Survivors' Stories

Joanne’s Brain Injury Survivor Story

Joanne had a seizure and was rushed to hospital where a large mass (grade 1 brain tumour) was found on her brain, a craniotomy was done to have it removed:

Hello my name is Joanne… Most people call me Jo. I am 45, married to Paul and mum to 2 girls. My job is a sign language interpreter for the deaf.

June 2016: I was in signing class for deaf children, I had a seizure resulting in a facial droop and temporarily lost my speech, my mobility was fine. Staff at the school panicked and thought I was having a stroke, they held me down. All felt calm until then, I could still sign but they held my hands down as I tried to explain there was something wrong “I can’t speak”. This upset me and I got very distressed. I was rushed to hospital, my speech came back but it was slurred, this was very frightened.

Scans later I was told a large mass was found on my brain. I was transferred to Salford Royal that day and had a craniotomy to remove a large grade 1 brain tumour. It’s all a bit of a whirlwind that I just went with, there’s no time to really think what you’re going through, the enormity of the impact on your life and the life & death situation you have gone through. You just do it.

I had been having periods of fuzziness, fog, migraines and blank moments before the big seizure. I had 4 trips to the doctors before because I knew something wasn’t right, however I was only given blood tests and antibiotics with no investigations.

My brain tumour is now a case study, it’s rare, possibly growing over 20 + years—no one really knows.

So now I am in recovery, gosh it’s slow and frustrating. The operation was a big deal, I hadn’t realised until the bandage came off and there was this massive snake scar and my head was shaved. They had cut a large part of my skull to remove the brain tumour, I have even seen photos from the surgery before and after… Not many people have actually seen their own brain!

So I’ve learned to speak again. I used sign language at first to help me ‘hook’ a word in my brain and put speech to it. It was laboured, slurred and mixed up, now 7 months later it’s fluid and has lots of vocabulary but is massively affected by fatigue. My anxiety is high, confidence has been at an all time low but is starting to re-build. Stamina is difficult, I swim and it’s getting easier but I’m so slow. My poorly brain can’t cope with lots of stimulation, noise, smells and busy places… They drain me.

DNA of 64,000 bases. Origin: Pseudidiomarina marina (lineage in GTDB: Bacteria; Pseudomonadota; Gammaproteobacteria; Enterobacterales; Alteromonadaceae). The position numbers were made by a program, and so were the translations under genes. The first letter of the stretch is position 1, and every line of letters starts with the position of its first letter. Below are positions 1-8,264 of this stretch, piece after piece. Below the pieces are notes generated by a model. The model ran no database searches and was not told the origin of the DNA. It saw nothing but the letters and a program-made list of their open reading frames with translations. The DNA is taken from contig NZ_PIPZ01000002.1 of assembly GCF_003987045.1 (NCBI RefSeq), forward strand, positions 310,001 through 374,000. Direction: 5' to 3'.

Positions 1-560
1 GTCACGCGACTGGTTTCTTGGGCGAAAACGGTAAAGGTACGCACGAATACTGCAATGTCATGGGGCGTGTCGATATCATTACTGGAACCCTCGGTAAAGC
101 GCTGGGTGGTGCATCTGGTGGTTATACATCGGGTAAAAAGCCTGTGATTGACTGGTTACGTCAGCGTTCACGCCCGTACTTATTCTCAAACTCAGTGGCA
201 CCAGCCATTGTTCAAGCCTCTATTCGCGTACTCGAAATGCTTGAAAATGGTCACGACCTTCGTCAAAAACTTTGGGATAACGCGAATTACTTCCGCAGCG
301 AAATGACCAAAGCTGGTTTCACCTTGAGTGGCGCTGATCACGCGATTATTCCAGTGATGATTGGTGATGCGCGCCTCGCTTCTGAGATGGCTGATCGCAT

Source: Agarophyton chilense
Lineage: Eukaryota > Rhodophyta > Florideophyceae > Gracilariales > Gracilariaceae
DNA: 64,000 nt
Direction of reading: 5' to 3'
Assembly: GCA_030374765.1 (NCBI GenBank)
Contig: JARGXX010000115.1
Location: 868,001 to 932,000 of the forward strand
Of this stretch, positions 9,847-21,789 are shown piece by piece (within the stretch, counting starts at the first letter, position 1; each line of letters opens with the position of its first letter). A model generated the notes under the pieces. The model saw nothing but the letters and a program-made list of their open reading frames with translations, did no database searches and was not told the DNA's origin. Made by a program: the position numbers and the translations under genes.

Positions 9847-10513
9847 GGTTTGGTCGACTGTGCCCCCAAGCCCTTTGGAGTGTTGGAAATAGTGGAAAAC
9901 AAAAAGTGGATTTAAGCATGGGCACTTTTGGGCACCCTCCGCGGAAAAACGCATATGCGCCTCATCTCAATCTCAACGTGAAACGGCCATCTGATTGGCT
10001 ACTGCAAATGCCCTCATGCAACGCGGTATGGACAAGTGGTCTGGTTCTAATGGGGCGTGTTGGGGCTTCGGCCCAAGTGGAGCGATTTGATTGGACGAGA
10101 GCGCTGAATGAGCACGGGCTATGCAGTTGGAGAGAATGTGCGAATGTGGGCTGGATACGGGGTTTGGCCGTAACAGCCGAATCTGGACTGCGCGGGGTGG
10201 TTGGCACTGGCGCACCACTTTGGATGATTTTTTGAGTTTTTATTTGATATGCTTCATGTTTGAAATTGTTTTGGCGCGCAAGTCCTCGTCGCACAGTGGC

My days are carefully planned so I succeed and don’t get stressed, otherwise I will have a set back. But I am alive and have learnt so much about what really matters: Work, friends and family have been very complicated in this illness, I have been let down but also so overwhelmed by kindness. It’s made me see what I value with those who built me up and support me. Also, what to leave and walk away from because it takes away my peace and gives me stress.

I am learning to look at life from a different perspective. It’s hard, emotional and exhausting living with a brain injury but I believe I will become a better person and will be able to help others in this experience.

I have lots of scans, hospital appointments and rehabilitation in lots of areas, yet I am glad of the help. Some days are really bad because of my fatigue, or when my brain doesn’t operate well processing information. That what used to be so easy can easily get you down. Then you have the good days when you discover and enjoy a task. Laughter which is not often can lift your spirit. It’s a new way of life for me now.

My neuro psychologist says I am now a tortoise—In the story of the race between the hare and the tortoise. Life is at a slower pace and plodding along but you will win the race in the end!

So to all you brain injury tortoises keep going, keep plodding along, you’ll get there in the end.

5 thoughts on “Joanne’s Brain Injury Survivor Story

  1. Thank you for sharing your story. It must have been scary. My brain damage from a concussion is minimal. But I,too, have a big problem with fatigue and getting overwhelmed easily. You are right about having to plan only one or two small “projects” a day. If I take on too much for me, I’m wiped out for two or three days and can accomplish almost nothing during that time.

    You are a brave lady and I wish you well.

  2. Thanks Linda, keep plodding along, you are learning to manage your fatigue well, keep to small tasks and rest. I found rest very difficult at first, when your used to living life full and fast it’s very difficult to get your head round fatigue. Rest means restore, the very thing that your poorly brain needs to mend itself. Keep going, it’s slow, but you win the race in the end. I wish you all the best. Jo

  3. Brilliant post Jo it helps us to understand what is happening. Keep going we are all praying for you and here if you need anything ( Don’t forget if you fancy a whizz round the park!)
    Pat X

  4. Jo you are a real inspiration, the purest of honesty fill me with the deepest of respect . What you have taught us all is perceptive, reality and the purpose perhaps of why we are all really here. ~ your loving cousin

    1. Hi Catherine, I have just seen your comment. It will be a year on the 11th June since the brain surgery, I can’t believe that I’ve been plodding along tortoise pace, for a year, yet it seems that it’s just happened.
      The more time has gone on, I have come to realise how massive this is. I try to remain positive and think this life changing event for me, can be an opportunity to live differently in a good way.
      Some days I am still consumed by fatigue and anxiety, other days I see a little of my old self and that makes me smile.
      We have a choice how we respond to what comes our way in life, I choose to get up and get on, and if I can’t then I will rest and try tomorrow. Thanks for your support x

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